American Lung Association Recognizes 2009 World TB Day

Stephen J. Nolan, chairman of the American Lung Association, made the following statement today:  “One hundred and five years after Dr. Edward Livingston Trudeau founded our health organization and dedicated it to eradicating tuberculosis (TB), the American Lung Association joins thousands of individuals around the globe in celebrating 2009 World TB Day. Today, we recognize the lives and struggles of people affected by TB including women, men and children who have taken TB treatment, as well as nurses, doctors, researchers and community workers and all individuals who have contributed towards the global fight against TB. A fight against a disease which infects one-third of the world's population. A fight against an organism that kills an estimated 1.6 million people each year and is a leading killer of people living with HIV.”

Nolan continues, “In 2008, there were 12,898 cases of active TB reported in the U.S. While declining overall TB rates are good news, the emergence and spread of multi-drug resistant TB pose a significant threat to the public health of our nation. Last week, the American Lung Association testified before the House Appropriations Subcommittee on Labor, Health and Human Services, Education and Related Agencies and asked for continued support for TB program at the Centers for Disease Control and Prevention if the U.S. is going to continue progress toward the elimination of TB. We requested that Congress increase funding for tuberculosis programs to $210 million for FY 2010.”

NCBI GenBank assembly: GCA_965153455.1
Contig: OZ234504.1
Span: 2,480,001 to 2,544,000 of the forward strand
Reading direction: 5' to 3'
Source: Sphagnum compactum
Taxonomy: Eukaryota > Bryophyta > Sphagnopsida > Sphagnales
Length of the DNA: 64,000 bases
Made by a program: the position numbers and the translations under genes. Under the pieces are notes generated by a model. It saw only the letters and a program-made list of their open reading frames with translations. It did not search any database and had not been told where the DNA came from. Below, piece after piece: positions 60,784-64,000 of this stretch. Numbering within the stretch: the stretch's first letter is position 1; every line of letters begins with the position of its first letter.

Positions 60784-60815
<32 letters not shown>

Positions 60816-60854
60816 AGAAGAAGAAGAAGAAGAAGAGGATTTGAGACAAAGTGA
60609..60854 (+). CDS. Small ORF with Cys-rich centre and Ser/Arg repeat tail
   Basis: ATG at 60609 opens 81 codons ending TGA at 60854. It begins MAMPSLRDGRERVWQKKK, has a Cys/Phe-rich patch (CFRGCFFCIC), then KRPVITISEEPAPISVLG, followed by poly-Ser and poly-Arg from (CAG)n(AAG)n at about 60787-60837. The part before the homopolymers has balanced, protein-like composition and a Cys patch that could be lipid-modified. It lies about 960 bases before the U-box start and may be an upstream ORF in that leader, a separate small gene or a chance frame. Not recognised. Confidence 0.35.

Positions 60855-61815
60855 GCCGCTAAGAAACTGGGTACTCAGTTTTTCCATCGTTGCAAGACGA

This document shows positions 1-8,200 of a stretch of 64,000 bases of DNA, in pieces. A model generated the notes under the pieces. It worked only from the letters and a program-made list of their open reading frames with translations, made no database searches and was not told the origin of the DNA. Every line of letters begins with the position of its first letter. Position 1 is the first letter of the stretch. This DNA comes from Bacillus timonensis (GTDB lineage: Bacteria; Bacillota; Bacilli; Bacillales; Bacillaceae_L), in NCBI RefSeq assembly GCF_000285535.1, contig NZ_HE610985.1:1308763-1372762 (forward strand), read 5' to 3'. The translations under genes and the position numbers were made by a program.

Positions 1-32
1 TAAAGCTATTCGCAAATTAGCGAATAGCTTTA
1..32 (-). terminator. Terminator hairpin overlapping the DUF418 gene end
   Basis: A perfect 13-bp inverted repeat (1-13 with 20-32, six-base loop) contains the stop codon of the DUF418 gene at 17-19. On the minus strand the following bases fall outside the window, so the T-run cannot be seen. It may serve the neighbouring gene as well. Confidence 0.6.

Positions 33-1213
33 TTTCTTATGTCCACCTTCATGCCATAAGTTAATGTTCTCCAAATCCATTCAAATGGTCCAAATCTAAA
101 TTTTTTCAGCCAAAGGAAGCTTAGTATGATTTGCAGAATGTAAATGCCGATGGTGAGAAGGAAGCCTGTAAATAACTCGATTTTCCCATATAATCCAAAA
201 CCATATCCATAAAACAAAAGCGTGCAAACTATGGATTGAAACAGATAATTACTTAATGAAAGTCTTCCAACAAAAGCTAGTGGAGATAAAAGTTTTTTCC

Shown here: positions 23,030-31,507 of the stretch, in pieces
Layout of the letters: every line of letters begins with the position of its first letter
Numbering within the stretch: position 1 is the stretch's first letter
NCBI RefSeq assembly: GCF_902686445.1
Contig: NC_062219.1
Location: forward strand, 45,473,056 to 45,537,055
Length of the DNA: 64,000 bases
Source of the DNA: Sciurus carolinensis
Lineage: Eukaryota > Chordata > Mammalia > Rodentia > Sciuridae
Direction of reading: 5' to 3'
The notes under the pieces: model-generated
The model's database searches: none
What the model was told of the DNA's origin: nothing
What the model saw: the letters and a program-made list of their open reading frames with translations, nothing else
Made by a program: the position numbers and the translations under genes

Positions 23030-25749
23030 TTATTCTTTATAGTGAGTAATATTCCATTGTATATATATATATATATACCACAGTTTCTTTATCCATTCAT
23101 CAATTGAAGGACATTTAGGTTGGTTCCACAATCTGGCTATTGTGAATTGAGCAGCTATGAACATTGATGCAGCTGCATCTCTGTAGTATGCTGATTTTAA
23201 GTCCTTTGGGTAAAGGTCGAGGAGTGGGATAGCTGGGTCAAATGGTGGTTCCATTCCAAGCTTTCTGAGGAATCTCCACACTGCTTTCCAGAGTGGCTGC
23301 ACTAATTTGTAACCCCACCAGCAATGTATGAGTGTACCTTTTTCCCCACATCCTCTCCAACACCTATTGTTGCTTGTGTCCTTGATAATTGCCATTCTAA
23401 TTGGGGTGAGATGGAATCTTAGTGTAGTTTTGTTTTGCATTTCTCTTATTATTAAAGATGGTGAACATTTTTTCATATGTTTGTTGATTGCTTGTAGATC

Nolan adds, “Finally, consistent with its mission to save lives by improving lung health and preventing lung disease, the American Lung Association is continuing to investigate better tools to combat the ways in which lung disease discriminates against minority populations in this country, including people with TB and TB/HIV. Among other steps, the American Lung Association is advocating for the commitment of more resources to develop interventions targeted to populations at high risk for TB; require continued support to maintain the capacity and expertise needed to respond to future TB cases in low incidence areas in the U.S., especially in light of changing immigration patterns; and to promote collaborative efforts within the international community to reduce the burden of TB globally.”

 

 

 

 

 

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